At eight o’clock on a dusty morning, a rumbling supply truck arrives in the Lamsid district of the Bojdor refugee camp. Sinia H’med emerges from a ﬁeld of clay huts and pitched tents, making her way to the barbed wire-enclosed circle where sealed bags are stacked high. She is wrapped in a traditional melhfa and carries a mechanical scale.
This is where food aid is distributed to Saharawi refugees twice a month. Today’s shipment is for fresh fruits and vegetables; the next will be for grains.
If this were a United Nations-run camp, guards would be out monitoring the goods as official aid workers collect ration cards and diligently pass out bags of food. But Bojdor is different. The Saharawis’ food system is based on solidarity and is part of an informal law of the land that refugees say gives them autonomy and dignity. They appoint local coordinators like Sinia via voice vote, though no formal leadership council exists.
“Our model is based on our own perception of justice: decentralized and participatory,” Sinia explains. She argues that the ration cards used in UN camps are “just a modern technique of humiliation, to make you feel that you are in need”.
In the late 1970s, many Saharawis were forced to ﬂee their native Western Sahara after Mauritania and Morocco invaded the country. The refugees formed self-run communities in Algeria’s southwestern Tindouf province. Around 117,000 people live in ﬁve camps in Tindouf, and 40 years later, they still refuse to leave until the UN ﬁnalizes a referendum that allows them to choose independence, or integration into Morocco.
The Saharawi Red Crescent, a humanitarian group, supplies food to Bojdor, but its mission is limited to just that. “We are refugees of justice and not of bread,” Nosra Salek, the Saharawis’ liaison with the group, says about the arrangement. The Red Crescent also teaches refugees how to avoid malnutrition, a problem that acutely afflicts pregnant women and about nine percent of children in the ﬁve camps.
Camp members alone are responsible for rationing out the sacks of grain and produce. In Lamsid district, the task falls to Sinia. She keeps tabs on the community, stays in touch with other refugee leaders, and alerts the Red Crescent if a family moves, so that the supplies are sent to the new quarters. “We know how many members there are in every family by socializing,” she says of the informal community.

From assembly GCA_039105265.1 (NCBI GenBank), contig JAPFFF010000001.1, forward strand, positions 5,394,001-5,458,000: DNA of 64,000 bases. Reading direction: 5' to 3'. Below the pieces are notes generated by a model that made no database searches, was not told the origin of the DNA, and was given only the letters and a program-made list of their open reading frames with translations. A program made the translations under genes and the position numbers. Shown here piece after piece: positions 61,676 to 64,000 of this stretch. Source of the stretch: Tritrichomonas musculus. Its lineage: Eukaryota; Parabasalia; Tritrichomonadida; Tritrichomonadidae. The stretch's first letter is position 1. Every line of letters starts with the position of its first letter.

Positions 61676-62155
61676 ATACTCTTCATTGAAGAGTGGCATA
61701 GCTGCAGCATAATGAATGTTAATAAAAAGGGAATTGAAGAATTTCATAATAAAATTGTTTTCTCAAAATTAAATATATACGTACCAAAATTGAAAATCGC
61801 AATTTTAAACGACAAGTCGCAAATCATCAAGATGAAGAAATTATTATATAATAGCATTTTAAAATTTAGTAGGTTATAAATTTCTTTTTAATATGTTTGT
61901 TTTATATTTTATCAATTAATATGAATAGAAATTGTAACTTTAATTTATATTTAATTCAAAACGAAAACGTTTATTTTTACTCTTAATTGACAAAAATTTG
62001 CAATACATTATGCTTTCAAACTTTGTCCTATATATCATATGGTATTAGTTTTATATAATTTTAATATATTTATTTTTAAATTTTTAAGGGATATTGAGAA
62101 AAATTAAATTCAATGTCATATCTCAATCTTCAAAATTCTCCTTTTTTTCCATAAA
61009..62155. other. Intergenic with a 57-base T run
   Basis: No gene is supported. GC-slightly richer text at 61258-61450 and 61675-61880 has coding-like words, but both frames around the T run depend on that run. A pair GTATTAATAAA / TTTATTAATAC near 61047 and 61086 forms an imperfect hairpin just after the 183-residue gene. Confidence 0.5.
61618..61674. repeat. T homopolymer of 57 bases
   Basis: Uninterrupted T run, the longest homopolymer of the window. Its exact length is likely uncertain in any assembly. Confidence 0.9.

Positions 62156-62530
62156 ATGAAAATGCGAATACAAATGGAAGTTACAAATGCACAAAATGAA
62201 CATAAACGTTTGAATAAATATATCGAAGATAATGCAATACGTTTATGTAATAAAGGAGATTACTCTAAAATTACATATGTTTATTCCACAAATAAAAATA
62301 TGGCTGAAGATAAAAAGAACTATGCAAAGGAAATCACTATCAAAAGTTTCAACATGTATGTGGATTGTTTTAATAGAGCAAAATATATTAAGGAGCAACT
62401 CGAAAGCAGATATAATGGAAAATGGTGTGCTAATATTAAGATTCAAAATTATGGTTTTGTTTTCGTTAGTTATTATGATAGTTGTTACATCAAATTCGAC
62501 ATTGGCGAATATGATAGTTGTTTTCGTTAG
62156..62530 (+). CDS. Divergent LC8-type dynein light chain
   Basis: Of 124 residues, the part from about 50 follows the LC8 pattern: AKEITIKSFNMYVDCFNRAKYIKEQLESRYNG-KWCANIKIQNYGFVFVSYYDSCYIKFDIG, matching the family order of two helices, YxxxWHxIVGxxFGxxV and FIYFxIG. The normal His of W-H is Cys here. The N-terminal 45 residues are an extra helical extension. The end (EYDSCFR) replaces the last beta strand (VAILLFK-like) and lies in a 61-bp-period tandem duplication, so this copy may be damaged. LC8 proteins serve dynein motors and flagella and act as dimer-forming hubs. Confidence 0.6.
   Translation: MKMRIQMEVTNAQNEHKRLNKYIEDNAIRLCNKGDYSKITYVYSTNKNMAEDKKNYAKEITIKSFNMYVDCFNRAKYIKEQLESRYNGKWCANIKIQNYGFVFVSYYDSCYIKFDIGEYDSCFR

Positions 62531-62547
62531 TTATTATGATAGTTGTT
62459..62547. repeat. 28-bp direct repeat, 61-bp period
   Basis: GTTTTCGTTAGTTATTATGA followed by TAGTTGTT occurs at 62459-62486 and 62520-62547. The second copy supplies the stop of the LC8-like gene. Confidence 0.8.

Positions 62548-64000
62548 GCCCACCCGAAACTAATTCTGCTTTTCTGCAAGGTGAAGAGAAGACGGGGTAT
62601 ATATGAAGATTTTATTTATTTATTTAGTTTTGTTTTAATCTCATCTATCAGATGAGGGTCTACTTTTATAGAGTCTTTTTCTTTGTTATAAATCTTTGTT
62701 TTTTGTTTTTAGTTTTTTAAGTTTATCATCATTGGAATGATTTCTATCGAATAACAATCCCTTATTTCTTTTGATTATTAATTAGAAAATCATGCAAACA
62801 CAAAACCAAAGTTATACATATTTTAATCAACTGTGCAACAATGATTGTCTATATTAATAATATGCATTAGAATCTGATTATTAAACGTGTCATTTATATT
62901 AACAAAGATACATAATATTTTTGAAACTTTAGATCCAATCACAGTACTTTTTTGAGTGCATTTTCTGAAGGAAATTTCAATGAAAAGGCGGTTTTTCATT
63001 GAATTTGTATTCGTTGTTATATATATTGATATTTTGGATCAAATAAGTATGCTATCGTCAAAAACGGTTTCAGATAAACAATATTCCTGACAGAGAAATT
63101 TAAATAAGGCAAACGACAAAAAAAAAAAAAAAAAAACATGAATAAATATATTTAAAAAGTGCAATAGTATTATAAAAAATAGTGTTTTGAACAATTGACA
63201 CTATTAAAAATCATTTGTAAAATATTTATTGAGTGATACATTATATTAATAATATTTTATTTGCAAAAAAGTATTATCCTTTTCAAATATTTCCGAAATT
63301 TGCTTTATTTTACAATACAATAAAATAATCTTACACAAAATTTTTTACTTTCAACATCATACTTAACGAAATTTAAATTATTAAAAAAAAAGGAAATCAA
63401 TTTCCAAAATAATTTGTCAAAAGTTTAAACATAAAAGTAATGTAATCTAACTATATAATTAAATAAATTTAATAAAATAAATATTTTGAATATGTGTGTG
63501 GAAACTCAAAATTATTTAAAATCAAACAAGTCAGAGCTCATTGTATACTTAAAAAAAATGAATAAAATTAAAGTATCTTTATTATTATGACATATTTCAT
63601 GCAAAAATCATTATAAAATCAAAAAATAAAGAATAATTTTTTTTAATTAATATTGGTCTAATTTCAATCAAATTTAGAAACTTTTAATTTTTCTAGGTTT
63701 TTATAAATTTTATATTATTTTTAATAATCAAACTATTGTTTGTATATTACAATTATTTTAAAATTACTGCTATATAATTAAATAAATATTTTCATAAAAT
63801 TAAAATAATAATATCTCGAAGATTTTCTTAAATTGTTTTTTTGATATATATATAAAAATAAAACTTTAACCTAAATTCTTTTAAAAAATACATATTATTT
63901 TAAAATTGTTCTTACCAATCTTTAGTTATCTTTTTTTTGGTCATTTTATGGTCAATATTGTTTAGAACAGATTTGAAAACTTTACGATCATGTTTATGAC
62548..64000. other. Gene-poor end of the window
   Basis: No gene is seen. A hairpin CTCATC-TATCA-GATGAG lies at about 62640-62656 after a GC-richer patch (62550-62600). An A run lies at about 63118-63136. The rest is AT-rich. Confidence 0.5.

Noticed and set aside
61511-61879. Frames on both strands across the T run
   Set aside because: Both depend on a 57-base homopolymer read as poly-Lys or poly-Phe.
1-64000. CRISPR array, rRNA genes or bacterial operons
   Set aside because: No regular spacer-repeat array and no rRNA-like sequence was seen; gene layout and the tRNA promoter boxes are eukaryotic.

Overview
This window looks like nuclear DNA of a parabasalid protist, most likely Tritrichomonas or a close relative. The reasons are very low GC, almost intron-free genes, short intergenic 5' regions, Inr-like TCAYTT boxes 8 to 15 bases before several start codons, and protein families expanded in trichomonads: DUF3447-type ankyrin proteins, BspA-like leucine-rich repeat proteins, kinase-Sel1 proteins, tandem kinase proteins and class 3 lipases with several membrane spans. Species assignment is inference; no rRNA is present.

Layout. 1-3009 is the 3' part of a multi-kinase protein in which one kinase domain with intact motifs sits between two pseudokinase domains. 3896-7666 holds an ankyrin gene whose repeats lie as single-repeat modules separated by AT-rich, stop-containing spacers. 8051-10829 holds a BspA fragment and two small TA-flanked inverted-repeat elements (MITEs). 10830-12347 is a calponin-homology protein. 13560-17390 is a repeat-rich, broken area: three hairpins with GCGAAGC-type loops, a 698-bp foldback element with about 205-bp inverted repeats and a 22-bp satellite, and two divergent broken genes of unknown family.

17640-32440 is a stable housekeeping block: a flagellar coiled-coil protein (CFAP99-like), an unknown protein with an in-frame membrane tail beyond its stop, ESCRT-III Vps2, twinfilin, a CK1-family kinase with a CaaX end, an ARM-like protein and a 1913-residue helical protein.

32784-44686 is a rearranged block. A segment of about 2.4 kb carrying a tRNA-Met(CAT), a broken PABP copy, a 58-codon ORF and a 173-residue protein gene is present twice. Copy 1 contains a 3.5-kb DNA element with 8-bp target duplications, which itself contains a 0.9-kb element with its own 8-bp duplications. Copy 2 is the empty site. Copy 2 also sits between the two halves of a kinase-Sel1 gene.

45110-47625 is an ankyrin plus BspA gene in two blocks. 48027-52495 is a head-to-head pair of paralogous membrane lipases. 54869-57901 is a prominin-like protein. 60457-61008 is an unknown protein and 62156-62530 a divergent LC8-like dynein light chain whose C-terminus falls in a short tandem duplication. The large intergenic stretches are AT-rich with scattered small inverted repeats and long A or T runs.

That morning, she lingers a bit at the food site but eventually wanders away, dropping off her scale and leaving the vegetables boxes unguarded. Around midday, women arrive alone or in groups with empty crates to carry home their hauls. No one checks to make sure they only take their ration of one kilogram for each person in the family.
“If a family is not here at time of delivery, a neighbor will save their rations,” says Darifa, a refugee at the camp. “And if the family stays away for long, their fresh food will be given to anemic individuals or pregnant women.”
Nguia, a mother of nine, says she doesn’t care “if my neighbor takes 200 grams more than me”; she’s more concerned that the food supplies don’t end up on the black market for resale or in the hands of politicians. While that’s common in other refugee camps, the solidarity system has so far managed to keep corruption largely at bay among Saharawis.
By sunset, Lamsid’s food site is mostly bare, save for a few scattered sackcloths. Darifa calls on children playing nearby with punctured tires to gather the woven bags for future use. A young girl strides quickly toward the clay huts, returning the scale to Sinia. The site will remain empty until the next shipment of bags of grains.